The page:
FIRST COMMISSIONER. We have been informed, sir, that there is an annual rent charged on the land of Hautbois, for the endowment and repair of an almshouse.

REV. DR. FOLLIOTT. Hautbois! Hautbois!

FIRST COMMISSIONER. The manorial farm of Hautbois, now occupied by Farmer Seedling, is charged with the endowment and maintenance of an almshouse.

REV. DR. FOLLIOTT (to the Churchwarden). How is this, Mr. Bluenose?

FIRST CHURCHWARDEN. I really do not know, sir. What say you, Mr. Appletwig?

MR. APPLETWIG (parish clerk and schoolmaster; an old man). I do remember, gentlemen, to have been informed, that there did stand, at the end of the village, a ruined cottage, which had once been an almshouse, which was endowed and maintained, by an annual revenue of a mark and a half, or one pound sterling, charged some centuries ago on the farm of Hautbois; but the means, by the progress of time, having become inadequate to the end, the almshouse tumbled to pieces.

FIRST COMMISSIONER. But this is a right which cannot be abrogated by desuetude, and the sum of one pound per annum is still chargeable for charitable purposes on the manorial farm of Hautbois.

REV. DR. FOLLIOTT. Very well, sir.

MR. APPLETWIG. But, sir, the one pound per annum is still received by the parish, but was long ago, by an unanimous vote in open vestry, given to the minister.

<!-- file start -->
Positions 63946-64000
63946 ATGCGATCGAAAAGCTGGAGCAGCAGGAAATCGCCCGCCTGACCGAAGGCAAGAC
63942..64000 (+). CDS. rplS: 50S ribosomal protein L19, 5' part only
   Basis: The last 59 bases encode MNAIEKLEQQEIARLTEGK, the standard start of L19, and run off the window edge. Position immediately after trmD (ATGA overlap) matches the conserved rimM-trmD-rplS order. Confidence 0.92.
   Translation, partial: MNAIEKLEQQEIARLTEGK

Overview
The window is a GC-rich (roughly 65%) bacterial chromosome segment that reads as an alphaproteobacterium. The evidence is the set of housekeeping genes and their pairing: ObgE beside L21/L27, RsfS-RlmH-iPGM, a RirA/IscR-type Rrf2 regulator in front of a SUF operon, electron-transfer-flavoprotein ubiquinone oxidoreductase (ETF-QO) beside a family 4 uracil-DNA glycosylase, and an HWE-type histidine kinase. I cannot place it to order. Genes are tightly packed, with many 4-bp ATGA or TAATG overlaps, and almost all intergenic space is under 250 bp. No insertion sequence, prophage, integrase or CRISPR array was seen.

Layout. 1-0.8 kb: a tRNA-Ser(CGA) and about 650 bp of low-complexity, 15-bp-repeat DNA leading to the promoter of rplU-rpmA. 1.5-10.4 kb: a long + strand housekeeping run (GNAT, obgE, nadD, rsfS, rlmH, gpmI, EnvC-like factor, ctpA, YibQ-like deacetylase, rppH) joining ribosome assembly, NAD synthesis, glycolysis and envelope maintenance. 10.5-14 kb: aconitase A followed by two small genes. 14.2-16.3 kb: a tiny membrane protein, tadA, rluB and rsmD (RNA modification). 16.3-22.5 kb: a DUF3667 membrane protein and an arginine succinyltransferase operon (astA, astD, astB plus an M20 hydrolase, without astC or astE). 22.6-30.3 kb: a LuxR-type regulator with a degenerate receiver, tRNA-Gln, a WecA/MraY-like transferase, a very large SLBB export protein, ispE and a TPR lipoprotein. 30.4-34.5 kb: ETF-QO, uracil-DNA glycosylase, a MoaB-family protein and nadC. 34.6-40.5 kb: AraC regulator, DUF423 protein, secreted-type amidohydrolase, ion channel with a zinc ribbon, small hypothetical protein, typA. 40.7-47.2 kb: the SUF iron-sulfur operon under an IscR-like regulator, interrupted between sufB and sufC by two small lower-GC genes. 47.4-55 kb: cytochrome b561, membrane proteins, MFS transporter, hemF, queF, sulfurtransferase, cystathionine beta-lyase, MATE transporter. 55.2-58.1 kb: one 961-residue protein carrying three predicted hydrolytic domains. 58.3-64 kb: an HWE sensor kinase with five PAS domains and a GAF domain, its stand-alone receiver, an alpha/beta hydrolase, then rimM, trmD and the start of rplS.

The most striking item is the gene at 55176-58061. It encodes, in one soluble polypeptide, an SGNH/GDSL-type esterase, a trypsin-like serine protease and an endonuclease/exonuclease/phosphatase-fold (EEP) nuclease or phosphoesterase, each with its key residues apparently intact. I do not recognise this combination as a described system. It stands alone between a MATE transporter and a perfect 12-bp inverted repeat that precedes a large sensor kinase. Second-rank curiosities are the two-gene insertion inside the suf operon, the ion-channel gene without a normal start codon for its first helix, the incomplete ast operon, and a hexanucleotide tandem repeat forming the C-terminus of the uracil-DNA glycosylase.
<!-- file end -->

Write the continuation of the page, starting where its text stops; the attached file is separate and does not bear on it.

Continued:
THE THREE COMMISSIONERS (una voce). The minister!

FIRST COMMISSIONER. This is an unjustifiable proceeding.

SECOND COMMISSIONER. A misappropriation of a public fund.

THIRD COMMISSIONER. A flagrant perversion of a charitable donation.

REV. DR. FOLLIOTT. God bless my soul, gentlemen! I know nothing of this matter. How is this, Mr. Bluenose? Do I receive this one pound per annum?

FIRST CHURCHWARDEN. Really, sir, I know no more about it than you do.

MR. APPLETWIG. You certainly receive it, sir. It was voted to one of your predecessors. Farmer Seedling lumps it in with his tithes.

FIRST COMMISSIONER. Lumps it in, sir! Lump in a charitable donation!


FIRST COMMISSIONER. Reverend sir, and gentlemen, officers of this parish, we are under the necessity of admonishing you that this is a most improper proceeding: and you are hereby duly admonished accordingly. Make a record, Mr. Milky.

MR. MILKY (writing). The clergyman and church-wardens of the village of Hm-ra-m-m — gravely admonished. Hm-m-m-m.

REV. DR. FOLLIOTT. Is that all, gentlemen?

THE COMMISSIONERS. That is all, sir; and we wish you a good morning.

REV. DR. FOLLIOTT. A very good morning to you, gentlemen.

“What in the name of all that is wonderful, Mr. Bluenose,” said the Reverend Doctor Folliott, as he walked out of the inn, “what in the name of all that is wonderful, can those fellows mean? They have come here in a chaise and four, to make a fuss about a pound per annum, which, after all, they leave as it was: I wonder who pays them for their trouble, and how much.”

MR. APPLETWIG. The public pay for it, sir. It is a job of the learned friend whom you admire so much. It makes away with public money in salaries, and private money in lawsuits, and does no particle of good to any living soul.

REV. DR. FOLLIOTT. Ay, ay, Mr. Appletwig; that is just the sort of public service to be looked for from the learned friend. Oh, the learned friend! the learned friend! He is the evil genius of everything that falls in his way.

The Reverend Doctor walked off to Crotchet Castle, to narrate his misadventures, and exhale his budget of grievances on Mr. Mac Quedy, whom he considered a ringleader of the march of mind.

Last updated Thursday, March 6, 2014 at 16:24